Finding $25 trillion in the trash

If you thought the Paris climate summit had fallen off the agenda after last month's success, think again. Here in Davos, we recognize many of the same business leaders we saw in the French capital. Climate change and resource scarcity are fully on the World Economic Forum's agenda.

The private sector knows that the Paris accord had its shortcomings. National commitments fell far short of goals to limit the global average temperature rise to less than 2 degrees Celsius, let alone 1.5 degrees. And there was no explicit move towards carbon pricing. But the direction of travel has been set and business leaders know that much now falls to them.

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In the search for urgent action, most eyes turn to the carbon intensive sectors. But in fact, Davos is putting the circular economy center stage. The World Economic Forum on Tuesday hosted the Circulars, the annual awards that recognize innovation and achievement in the circular economy. That's for two reasons: Companies both large and small can make a big impact with circular models across multiple sectors. And the opportunity is one of massive growth. Breaking from today's model of 'take, make, waste' could unlock $25 trillion of otherwise lost revenues by 2050, according to Accenture Strategy research.

Think of it this way. As manufacturers rely on ever less stable sources of minerals, as Californian farmers rely on ever less reliable sources of water, the cost of doing business goes up, chocking off demand. The prices of metals like copper, iron, tin and nickel, nearly doubled between 2000 and 2015. The real price of oil in August 2015 was still 55 per cent higher than in August 2000.

The circular economy is often thought of as a means to avoid pouring waste into landfill. That's a mistake. In reality it's an opportunity to turn other forms of waste into wealth. Wasted assets, like the average car that lies idle for 90 percent of the day. Or the wasted lifecycles of products that are designed for premature obsolescence. And the wasted value of materials that are simply underused.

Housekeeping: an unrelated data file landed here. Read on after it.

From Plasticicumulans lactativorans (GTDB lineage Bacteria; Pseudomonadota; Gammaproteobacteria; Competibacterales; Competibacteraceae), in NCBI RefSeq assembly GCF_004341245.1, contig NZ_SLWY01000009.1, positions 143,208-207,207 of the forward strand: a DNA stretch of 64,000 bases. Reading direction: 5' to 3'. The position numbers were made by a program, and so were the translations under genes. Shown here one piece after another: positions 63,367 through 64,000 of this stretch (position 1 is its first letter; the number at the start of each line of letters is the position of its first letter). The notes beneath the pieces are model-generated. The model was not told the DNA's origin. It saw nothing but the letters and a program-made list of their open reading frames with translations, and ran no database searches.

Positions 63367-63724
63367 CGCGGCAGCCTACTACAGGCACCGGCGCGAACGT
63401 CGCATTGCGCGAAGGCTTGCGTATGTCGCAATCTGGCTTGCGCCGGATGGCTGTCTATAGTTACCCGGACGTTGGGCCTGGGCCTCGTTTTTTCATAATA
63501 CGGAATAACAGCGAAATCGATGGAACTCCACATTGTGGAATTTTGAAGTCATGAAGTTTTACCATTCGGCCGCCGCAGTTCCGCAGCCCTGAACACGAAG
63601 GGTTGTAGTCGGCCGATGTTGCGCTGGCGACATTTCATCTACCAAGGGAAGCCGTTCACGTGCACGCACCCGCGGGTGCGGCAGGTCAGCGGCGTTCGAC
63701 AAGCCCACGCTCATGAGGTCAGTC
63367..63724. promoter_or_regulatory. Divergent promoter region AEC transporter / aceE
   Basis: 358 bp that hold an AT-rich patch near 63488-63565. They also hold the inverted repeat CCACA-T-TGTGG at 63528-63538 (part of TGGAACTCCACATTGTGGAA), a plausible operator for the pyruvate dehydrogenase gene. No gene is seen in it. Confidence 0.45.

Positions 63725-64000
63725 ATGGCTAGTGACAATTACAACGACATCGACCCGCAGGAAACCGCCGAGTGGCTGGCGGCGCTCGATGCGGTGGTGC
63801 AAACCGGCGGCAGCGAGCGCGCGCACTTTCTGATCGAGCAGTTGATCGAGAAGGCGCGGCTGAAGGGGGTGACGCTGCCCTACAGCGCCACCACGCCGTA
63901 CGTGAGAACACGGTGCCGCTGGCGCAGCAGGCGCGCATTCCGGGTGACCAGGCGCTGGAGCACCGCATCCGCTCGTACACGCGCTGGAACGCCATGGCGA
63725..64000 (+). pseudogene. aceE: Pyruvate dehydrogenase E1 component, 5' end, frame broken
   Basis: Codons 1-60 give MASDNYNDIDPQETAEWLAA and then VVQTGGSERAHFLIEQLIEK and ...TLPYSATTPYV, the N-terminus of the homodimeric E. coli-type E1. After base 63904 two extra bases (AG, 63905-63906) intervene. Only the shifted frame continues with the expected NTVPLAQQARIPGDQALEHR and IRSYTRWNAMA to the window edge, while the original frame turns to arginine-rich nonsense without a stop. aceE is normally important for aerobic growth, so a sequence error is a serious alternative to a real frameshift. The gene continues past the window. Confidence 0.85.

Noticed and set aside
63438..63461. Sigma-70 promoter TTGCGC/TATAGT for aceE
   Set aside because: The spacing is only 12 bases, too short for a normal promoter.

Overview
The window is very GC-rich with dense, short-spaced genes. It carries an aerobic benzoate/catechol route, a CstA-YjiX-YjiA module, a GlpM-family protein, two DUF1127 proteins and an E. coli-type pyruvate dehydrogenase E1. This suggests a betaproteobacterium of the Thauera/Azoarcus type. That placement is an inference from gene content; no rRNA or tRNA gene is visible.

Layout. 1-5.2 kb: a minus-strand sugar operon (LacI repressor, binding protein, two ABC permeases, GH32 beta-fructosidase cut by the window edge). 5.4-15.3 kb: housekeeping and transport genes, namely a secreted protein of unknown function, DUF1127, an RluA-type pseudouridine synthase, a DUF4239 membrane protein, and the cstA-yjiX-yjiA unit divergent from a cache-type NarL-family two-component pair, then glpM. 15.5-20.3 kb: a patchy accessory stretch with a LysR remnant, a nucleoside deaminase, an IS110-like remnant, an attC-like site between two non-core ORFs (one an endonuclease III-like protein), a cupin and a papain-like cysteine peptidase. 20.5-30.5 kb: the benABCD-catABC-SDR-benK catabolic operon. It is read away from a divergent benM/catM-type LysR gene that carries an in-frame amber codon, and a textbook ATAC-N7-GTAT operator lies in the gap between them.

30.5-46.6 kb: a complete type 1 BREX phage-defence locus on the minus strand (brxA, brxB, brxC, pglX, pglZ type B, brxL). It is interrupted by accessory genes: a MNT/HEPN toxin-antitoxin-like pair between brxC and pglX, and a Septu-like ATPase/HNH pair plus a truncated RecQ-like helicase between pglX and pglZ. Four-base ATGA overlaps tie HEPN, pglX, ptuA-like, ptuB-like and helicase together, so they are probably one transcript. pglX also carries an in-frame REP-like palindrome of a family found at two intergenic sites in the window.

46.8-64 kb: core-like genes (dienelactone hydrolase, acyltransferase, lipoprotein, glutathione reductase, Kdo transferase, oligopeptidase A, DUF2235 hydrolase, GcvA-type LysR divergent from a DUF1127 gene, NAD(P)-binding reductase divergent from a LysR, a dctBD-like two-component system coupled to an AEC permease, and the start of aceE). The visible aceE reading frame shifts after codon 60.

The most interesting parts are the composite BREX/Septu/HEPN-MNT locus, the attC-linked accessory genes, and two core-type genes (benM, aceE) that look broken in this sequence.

Partly in response to the volatile prices of cotton, Mud Jeans realized the best way to keep hold of materials for re-use was to lease their organic denims (at $5 a month) to a loyal customer base. That's given them a distinct edge in the market. Similarly, Philips is selling 'lighting as a service', charging customers not for LEDs, but for their usage.

The re-use of material is now becoming mainstream. In China, one company recently unveiled an apartment block entirely built from 3D printing from waste recovered from construction sites. Caterpillar Inc., saves itself and its customers considerable money and up to 90 per cent of energy use by remanufacturing millions of components each year. Dell, a winner of last year's Circulars awards, now ships over 80 percent of its laptops and tablets in sustainable packaging, made of materials such as bamboo, mushrooms and wheat straw.

There's another reason why the circular economy is big in Davos. The World Economic Forum's focus this year is the Fourth Industrial Revolution. In other words, the impact of digital technologies. And the circular economy is nothing if it's not a digital revolution. Mobile, analytics, cloud and machine to machine technologies drive many circular practices – from the sharing economy to tracking resource use throughout supply chains. In work we have done with the World Economic Forum, we suggest the societal benefits of digital are two or three times greater than the gains to industry. That's largely due to the environmental impact of these technologies. But policy change is needed to unlock this opportunity.

If Paris made progress, it was by beginning to make carbon intensive business too expensive to pursue. Now it's time to show that today's waste dependent business models are also obsolete. One way is to make waste too costly. Governments are more actively penalizing waste, reducing fuel subsidies and implementing environmental standards. But a better move would be to put the circular economy on an equal footing with today's linear economy. Taxing natural resources more and labor less would be a good start. Above all, governments and businesses need to broaden their definition of waste and recognize that it presents an enormous resource for generating growth.

Commentary by AccentureStrategy's PeterLacy, global managing director, strategy and sustainablity, and Jakob Rutqvist, senior manager, strategy and sustainablity practice. They are the authors of Waste to Wealth, the Circular Economy Advantage, published by Palgrave MacMillan. Follow them on Twitter @peterlacy and @JakobRutqvist.

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